Government officials refused to comment Thursday on reports that Pyongyang may be preparing to launch a Nodong ballistic missile, which can strike almost anywhere in Japan.

“We have varied information, but I should not talk about it,” Prime Minister Junichiro Koizumi told reporters in the afternoon.

Nodong missiles have an estimated range of 1,300 km.

The Yomiuri Shimbun reported Thursday morning that the government has received information from the U.S. military in Japan, gathered mainly via satellite, that North Korean military vehicles are gathering at several Nodong missile launch sites.

The Mainichi Shimbun reported that drums believed to be containing liquid fuel for Nodong missiles were seen being transported from a storage area.

The Yomiuri said it has yet to confirm whether Pyongyang has fueled any Nodong missiles.

Chief Cabinet Secretary Yasuo Fukuda said the government currently has “no information that validates (the reports).”

However, Fukuda admitted that a Maritime Self-Defense Force Aegis destroyer has been dispatched to the Sea of Japan and will gather information.

Asked when the government will disclose information about a possible ballistic missile launch, Fukuda said: “We will do it when necessary. Whether to disclose the information will depend on the circumstances of the time.”

Separately, the Defense Agency said the situation regarding North Korea is not urgent and that it has not taken special measures to beef up its surveillance.

“We have not received any solid information confirming that North Korea is actually preparing a missile launch,” said Yasunari Ito, administrative vice defense minister. “We will continue usual surveillance activities.”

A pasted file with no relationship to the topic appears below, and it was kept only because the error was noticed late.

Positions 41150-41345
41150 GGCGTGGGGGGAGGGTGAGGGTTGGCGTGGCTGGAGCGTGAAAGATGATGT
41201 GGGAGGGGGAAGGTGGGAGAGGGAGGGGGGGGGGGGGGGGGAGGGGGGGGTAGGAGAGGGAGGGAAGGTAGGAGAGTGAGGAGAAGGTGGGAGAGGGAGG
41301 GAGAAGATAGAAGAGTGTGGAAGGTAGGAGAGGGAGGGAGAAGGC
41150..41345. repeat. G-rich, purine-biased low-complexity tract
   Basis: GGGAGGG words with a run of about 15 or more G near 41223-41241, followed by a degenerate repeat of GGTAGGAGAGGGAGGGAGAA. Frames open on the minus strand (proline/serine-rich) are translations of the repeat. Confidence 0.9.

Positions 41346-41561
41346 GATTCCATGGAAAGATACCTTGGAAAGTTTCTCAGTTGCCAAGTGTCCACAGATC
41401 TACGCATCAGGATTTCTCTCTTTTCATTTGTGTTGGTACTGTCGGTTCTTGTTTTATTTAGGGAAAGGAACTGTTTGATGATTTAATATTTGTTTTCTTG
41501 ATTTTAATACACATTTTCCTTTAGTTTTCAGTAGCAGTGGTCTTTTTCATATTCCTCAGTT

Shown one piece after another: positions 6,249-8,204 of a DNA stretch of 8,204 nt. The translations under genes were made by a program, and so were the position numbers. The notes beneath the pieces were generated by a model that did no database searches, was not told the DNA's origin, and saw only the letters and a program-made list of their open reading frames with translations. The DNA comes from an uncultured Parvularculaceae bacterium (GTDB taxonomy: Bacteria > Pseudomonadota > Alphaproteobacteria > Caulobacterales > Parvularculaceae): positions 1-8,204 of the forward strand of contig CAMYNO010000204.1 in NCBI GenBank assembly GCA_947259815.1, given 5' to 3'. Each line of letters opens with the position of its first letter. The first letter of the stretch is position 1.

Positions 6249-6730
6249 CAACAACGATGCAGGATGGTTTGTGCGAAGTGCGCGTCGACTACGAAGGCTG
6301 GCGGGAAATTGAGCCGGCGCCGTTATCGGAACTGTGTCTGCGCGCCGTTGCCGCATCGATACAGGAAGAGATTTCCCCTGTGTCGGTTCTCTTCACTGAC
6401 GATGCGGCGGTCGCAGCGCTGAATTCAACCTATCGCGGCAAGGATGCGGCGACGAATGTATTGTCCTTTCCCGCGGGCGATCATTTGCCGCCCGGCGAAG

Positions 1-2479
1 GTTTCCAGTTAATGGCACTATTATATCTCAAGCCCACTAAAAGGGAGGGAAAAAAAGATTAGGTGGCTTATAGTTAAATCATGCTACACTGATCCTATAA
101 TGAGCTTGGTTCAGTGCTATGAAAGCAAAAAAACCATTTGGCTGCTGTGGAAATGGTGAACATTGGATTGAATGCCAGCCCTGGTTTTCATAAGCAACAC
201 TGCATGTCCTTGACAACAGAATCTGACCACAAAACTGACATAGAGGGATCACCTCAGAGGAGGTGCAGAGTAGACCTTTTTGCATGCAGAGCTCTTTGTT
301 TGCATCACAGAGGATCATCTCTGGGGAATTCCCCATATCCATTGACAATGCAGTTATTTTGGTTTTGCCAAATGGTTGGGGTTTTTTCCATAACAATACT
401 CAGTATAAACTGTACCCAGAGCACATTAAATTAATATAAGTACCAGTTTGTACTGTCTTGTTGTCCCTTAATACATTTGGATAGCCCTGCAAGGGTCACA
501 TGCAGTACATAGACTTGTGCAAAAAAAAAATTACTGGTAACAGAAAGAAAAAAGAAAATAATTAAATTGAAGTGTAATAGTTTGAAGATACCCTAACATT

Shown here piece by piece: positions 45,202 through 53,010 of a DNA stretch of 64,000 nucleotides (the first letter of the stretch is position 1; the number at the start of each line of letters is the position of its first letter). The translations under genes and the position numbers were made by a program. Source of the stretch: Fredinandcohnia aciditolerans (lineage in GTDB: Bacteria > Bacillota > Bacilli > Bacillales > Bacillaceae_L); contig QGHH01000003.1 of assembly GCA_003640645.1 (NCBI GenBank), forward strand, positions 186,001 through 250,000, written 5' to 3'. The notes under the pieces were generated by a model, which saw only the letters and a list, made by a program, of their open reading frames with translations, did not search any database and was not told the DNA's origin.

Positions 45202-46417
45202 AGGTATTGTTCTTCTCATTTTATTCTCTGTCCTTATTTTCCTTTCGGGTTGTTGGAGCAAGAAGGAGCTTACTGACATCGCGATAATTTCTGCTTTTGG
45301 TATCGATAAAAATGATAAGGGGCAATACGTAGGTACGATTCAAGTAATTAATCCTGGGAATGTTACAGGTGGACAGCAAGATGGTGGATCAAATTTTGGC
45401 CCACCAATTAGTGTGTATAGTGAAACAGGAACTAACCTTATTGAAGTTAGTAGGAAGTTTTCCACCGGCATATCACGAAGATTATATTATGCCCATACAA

Myoko, one of Japan’s four Aegis-equipped destroyers, left its home port in Maihama last Friday on its way to the Sea of Japan. It had returned from a military drill only one day earlier.

The move, in addition to recent joint exercises involving the MSDF and the U.S. aircraft carrier Carl Vinson, has invited speculation that Japan is stepping up its vigilance of Pyongyang.

Agency officials reiterated that Myoko’s deployment is part of an exercise planned at the beginning of this year.

They also maintained that the MSDF’s joint exercises with the Carl Vinson had nothing to do with the current tensions with North Korea.

In 1998, the Myoko tracked what Japan suspects was a Taepodong ballistic missile launched by Pyongyang. The missile flew over Japan and landed in the Pacific.

Meanwhile Toru Ishikawa, chairman of the Self-Defense Forces’ Joint Staff Council, said: “It will be useful to let the Aegis ship practice until the last minute to increase its capabilities.”

The Defense Agency recently said that once launched, a North Korean ballistic missile would reach the Japanese archipelago in about 10 minutes and that Japan has no defense against such an attack.

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